White Lily

This is a photo of a hero of WWII, Lidya (Lily) Litvyak, a young Soviet-Jewish fighter pilot:

By the age of 22, Lily held the record for the greatest number of kills by a female fighter pilot. She was very deadly in the skies. She was killed in action at the age of 23.

People were talking about her on Ukrainian FB, so I decided to share.

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4 thoughts on “White Lily”

      1. Ah. So that definitely outweighs the fact she got the same two honors as Pavilechenko and was more photogenic with a girlier bent? It would’ve been very easy to make her a media darling in the West.

        Wikipedia (I don’t know how good this article is)

        Litvyak displayed a rebellious and romantic character. Returning from a successful mission, she would “buzz” the aerodrome and then indulge in unauthorised aerobatics, knowing that it enraged her commander.

        Litvyak could also be superstitious, as Paspotnikova testified:

        She never believed that she was invincible. She believed that some pilots had luck on their side and others didn’t. She firmly believed that, if you survived the first missions, the more you flew and the more experience you got your chances of making it would increase. But you had to have luck on your side.

        Despite the predominantly male environment in which she found herself, she never renounced her femininity, and would carry on dyeing her hair blonde, sending her friend Inna Pasportnikova to the hospital to fetch hydrogen peroxide for her.She would fashion scarves from parachute material, dyeing the small pieces in different colors and stitching them together and would not hide her love of flowers, which she picked at every available occasion, favoring red roses. She would make bouquets and keep them in the cockpit, which were promptly discarded by the male pilots who shared her aircraft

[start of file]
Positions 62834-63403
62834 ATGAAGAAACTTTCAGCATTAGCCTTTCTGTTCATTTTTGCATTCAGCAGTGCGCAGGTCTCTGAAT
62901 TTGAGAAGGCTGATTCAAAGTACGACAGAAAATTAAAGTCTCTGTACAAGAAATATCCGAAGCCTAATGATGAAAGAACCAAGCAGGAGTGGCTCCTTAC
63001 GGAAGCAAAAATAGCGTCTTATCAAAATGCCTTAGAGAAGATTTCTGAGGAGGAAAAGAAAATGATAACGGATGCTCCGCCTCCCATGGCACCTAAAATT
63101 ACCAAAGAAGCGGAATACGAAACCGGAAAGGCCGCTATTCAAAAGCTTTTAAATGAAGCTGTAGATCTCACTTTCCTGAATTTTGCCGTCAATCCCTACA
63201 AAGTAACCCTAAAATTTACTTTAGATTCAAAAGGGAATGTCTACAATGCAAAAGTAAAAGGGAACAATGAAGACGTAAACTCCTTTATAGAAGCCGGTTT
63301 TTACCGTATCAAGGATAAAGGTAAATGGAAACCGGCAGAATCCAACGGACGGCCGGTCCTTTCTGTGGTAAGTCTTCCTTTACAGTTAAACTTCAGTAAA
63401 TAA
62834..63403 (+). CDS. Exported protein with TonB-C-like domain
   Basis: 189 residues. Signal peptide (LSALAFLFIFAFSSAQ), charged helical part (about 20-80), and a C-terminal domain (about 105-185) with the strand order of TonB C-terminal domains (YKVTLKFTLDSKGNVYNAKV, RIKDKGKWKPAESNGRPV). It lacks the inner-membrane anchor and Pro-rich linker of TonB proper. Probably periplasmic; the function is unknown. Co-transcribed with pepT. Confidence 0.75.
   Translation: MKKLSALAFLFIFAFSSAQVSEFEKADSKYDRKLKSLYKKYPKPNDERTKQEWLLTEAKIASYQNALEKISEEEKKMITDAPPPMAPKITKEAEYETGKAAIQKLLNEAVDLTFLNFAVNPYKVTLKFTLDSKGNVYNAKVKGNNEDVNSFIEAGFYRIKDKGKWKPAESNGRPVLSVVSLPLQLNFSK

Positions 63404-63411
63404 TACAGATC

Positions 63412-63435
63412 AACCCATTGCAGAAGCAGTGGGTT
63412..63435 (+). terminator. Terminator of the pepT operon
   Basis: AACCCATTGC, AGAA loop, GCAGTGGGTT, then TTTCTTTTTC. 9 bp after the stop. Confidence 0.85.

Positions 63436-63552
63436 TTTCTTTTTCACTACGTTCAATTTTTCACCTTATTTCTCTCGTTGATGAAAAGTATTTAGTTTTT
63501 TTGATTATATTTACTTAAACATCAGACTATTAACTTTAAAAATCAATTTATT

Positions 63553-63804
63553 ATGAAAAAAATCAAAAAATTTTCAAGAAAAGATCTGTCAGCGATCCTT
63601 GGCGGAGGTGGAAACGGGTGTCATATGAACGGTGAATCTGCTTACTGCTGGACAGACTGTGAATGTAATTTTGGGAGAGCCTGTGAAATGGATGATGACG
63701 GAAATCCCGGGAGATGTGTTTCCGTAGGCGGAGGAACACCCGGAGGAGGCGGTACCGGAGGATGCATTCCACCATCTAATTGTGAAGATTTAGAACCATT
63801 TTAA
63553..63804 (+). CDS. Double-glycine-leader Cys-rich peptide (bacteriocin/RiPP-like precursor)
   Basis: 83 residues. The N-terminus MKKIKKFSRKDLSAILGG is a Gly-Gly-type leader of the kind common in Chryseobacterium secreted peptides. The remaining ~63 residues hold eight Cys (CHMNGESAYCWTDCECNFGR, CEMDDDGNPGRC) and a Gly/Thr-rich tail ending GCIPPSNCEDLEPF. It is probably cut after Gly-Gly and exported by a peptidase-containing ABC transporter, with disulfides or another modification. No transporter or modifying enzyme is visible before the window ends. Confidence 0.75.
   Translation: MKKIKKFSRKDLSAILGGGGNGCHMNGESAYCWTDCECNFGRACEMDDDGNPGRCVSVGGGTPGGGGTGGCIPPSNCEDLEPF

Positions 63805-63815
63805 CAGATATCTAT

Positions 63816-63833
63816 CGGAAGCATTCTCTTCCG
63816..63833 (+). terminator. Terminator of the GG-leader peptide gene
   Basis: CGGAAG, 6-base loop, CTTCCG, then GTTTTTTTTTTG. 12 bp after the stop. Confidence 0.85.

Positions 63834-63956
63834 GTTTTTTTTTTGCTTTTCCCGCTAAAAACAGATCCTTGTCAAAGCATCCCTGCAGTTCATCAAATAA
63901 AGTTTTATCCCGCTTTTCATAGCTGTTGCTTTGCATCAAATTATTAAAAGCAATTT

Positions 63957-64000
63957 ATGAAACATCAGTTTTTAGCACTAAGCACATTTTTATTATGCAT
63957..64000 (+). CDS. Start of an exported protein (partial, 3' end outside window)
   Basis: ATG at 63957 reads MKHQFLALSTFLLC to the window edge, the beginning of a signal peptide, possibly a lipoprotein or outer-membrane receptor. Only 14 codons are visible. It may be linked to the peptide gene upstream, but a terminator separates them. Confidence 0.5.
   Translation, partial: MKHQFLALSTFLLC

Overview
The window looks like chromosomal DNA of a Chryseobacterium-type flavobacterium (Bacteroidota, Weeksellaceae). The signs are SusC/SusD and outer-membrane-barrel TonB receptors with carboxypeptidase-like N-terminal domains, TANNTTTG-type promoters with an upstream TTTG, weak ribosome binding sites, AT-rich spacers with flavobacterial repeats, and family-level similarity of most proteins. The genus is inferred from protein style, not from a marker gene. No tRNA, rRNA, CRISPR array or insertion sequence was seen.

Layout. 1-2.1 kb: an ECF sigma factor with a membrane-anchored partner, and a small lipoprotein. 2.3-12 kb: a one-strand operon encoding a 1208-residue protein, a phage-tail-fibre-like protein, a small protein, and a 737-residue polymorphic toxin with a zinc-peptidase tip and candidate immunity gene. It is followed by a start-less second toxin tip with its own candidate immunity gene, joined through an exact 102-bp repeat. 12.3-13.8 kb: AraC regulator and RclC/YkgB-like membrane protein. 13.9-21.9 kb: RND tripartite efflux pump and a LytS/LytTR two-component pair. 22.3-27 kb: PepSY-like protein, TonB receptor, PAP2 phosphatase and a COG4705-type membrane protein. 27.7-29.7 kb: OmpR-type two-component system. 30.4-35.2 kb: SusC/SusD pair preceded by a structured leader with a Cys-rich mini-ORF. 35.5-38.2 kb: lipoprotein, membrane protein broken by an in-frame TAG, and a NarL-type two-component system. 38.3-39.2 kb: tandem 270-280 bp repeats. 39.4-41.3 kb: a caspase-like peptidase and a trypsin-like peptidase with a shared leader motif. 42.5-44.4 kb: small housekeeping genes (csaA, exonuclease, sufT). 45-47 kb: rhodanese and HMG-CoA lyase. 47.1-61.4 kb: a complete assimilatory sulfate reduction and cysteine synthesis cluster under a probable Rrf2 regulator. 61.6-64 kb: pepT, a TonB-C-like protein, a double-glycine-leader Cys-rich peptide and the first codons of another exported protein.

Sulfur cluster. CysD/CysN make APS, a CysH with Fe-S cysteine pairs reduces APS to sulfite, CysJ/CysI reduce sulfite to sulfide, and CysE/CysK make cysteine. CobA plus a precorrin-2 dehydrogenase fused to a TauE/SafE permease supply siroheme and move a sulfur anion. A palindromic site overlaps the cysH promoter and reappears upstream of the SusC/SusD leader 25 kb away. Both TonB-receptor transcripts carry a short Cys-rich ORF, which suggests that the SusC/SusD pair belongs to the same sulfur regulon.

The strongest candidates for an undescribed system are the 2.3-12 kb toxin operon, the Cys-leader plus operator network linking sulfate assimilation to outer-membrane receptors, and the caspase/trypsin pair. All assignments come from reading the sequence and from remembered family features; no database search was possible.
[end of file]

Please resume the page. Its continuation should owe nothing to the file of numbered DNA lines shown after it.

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  1. The Red Army used women in the roles of fighter pilots and snipers — difficult and dangerous assignments. I know in the USAAF, less than 35% of fliers survived tours of duty in Europe; I assume it was similar on the Eastern Front, but have never seen figures on that.

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